MASSAPPEAL: Since theMassTLC unConference format launched four years ago, attendance hasmore than tripled. “It has worked out very, very well,” saidMassTLC CEOTomHopcroft.“People have tons of energy, and all sorts of side meetings happen all throughout the day in addition to the expertmeetings.”
The one-on-one sessions were therefore sched-
uled on site, using old-fashioned paper, markers, and the Hynes Convention Center’s walls. When the experts arrived at the beginning of the day, they picked up their preprinted name card with three 20-minute time slots on it, and stuck it up on the expert/entrepreneur wall according to the hour slot during which they chose to mentor. Entrepreneur attendees were given three differ-
the 2011 unConference. While it would seem only natural that a high-
tech industry event would use a sophisticated attendee-matching software program to schedule those kinds of appointments, that didn’t happen at the 2011 unConference, Hopcroft said, for two good reasons.First, MassTLC wanted to ensure that the experts—unpaid volunteers—were phys- ically present at the event.“The other thing is,” he said, “you might be a robotics company and we might use all the logicwecan to say you should be with aCEOof a very successful robotics compa- ny—butmaybe you are having amanagement or a funding issue.Youdonotknow, until you get into these conversations and into their heads, what the issue is.”
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ent colored stickers, and gathered at the wall at 8 a.m., where they could access “a book of bios” of the experts, Hopcroft said, although “they kind of knew who their top half-dozen or so pickswere.”Entrepreneurs affixedred stickers with their name on it to the card of the expertwhowas their first choice for a meeting. The colored-sticker system prevented those participants who were closest to the wall from being the only oneswhogot all three of their choic- es.“Thisway,”Hopcroft explained, “everyone gets a reasonably good chance” of meeting with the experts they want. And if not, they likely had the chance to meet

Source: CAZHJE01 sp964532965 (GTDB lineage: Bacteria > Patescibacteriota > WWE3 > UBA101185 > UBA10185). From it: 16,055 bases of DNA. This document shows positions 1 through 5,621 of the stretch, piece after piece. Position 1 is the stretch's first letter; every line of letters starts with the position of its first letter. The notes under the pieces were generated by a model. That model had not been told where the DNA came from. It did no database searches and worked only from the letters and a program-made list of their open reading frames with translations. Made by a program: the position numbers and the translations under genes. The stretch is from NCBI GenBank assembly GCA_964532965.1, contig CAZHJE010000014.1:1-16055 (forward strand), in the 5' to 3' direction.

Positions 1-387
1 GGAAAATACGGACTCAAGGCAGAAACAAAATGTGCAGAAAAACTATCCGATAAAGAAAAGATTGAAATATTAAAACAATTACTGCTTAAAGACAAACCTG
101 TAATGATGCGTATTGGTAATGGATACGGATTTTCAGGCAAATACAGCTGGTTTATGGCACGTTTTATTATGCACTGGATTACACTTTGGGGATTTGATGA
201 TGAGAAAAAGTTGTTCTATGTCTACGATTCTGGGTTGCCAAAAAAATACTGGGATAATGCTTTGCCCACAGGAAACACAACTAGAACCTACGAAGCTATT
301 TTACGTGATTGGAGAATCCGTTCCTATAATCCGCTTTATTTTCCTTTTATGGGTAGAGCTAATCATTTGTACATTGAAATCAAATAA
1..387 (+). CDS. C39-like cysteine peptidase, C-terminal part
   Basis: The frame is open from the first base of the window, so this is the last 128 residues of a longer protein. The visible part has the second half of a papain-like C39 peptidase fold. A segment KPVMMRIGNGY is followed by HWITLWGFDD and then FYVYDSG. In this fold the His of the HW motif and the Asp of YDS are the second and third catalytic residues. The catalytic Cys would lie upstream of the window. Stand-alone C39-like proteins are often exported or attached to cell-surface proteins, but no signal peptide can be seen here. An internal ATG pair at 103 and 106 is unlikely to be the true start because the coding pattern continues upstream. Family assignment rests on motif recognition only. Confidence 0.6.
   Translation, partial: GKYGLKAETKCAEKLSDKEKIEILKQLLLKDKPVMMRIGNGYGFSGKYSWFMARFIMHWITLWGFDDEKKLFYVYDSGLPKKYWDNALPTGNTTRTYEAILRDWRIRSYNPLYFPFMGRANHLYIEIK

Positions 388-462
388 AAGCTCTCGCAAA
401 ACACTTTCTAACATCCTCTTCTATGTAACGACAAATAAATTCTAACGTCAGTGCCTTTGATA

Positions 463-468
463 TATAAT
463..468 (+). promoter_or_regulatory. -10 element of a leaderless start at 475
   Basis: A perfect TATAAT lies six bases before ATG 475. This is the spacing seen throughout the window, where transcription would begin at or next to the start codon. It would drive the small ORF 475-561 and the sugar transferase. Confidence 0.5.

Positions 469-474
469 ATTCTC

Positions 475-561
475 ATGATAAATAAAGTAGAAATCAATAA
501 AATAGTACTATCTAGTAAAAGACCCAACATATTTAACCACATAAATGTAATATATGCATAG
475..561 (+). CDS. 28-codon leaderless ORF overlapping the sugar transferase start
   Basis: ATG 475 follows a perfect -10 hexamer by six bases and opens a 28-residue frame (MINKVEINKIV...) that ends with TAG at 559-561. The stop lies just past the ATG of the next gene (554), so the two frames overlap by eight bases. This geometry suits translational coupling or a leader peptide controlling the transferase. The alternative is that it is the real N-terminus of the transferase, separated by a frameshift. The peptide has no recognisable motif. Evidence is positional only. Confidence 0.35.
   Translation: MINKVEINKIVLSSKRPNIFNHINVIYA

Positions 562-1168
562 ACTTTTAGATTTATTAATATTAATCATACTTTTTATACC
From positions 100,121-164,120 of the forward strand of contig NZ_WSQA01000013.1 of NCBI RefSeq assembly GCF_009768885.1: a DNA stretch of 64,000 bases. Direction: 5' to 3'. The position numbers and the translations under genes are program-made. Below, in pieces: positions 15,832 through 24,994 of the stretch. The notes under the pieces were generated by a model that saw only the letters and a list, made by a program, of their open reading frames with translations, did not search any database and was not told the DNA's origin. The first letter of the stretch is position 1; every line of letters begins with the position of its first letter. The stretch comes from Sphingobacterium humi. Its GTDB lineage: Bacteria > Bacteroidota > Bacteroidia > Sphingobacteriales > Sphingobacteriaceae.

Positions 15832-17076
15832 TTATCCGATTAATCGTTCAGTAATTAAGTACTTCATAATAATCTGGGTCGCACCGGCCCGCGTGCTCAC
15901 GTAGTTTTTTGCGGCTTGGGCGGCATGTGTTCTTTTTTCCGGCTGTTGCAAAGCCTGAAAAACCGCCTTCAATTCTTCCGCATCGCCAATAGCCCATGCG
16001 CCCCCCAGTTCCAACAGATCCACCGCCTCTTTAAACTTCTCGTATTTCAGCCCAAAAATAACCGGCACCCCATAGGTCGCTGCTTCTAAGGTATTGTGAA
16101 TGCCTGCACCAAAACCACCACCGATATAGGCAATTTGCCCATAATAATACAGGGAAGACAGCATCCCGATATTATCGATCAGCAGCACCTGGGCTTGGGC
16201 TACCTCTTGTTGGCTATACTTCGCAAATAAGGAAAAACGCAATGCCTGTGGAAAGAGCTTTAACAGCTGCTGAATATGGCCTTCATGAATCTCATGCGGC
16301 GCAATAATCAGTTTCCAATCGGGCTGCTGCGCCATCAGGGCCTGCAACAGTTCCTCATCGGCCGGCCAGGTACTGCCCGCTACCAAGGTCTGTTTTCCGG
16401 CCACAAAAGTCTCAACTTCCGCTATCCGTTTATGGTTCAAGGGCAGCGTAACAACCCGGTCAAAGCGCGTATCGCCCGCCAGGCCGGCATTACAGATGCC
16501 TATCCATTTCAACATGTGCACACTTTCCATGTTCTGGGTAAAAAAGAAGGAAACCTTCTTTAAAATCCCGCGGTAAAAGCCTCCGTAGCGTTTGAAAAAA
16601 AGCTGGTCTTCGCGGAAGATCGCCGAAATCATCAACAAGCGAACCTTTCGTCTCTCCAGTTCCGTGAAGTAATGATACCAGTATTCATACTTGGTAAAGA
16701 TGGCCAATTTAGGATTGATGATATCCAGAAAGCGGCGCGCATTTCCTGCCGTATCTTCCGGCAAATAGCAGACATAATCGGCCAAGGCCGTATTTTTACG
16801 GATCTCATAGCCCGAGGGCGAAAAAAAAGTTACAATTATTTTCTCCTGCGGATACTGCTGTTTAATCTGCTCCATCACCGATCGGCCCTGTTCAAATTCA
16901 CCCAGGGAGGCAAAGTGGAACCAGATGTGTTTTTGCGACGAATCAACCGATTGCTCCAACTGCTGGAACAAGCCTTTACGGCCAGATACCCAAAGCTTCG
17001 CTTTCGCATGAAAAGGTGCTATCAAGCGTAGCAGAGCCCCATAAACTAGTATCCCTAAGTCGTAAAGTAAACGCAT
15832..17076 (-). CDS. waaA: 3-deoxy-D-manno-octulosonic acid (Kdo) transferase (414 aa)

up with them informally throughout the confer- ence. “We ask the experts to stay for the day,” Hopcroft said, “because we think that is worth- while.”
where microphones are set up, and read off their session topic. In the first three years, when there were fewer attendees, MassTLC created a large grid on pieces of paper on the center’s walls—called the agenda wall—with 30 rooms written across the top and four or five time slots down the left-hand side. Session leaders would pickthe proper- sized room (the num- ber of people each room could accom- modate was indicated on the grid) and a time slot, and stick their session name written on the card stockon the wall. With so many
more attendees in 2011, the room row was getting to be 30 or 40 feet long, so the wall was organized by hour: a 10 o’clock wall, an 11 o’clock wall, and so on. Everyone could then see at a glance at what time and in which rooms sessions on topics such as mobile, robotics, and funding would be held.
Michelle Russell is editor in chief of Convene.
Innovative Meetings is sponsored by the Irving, Texas, Convention and Visitors Bureau, www.irvingtexas.com.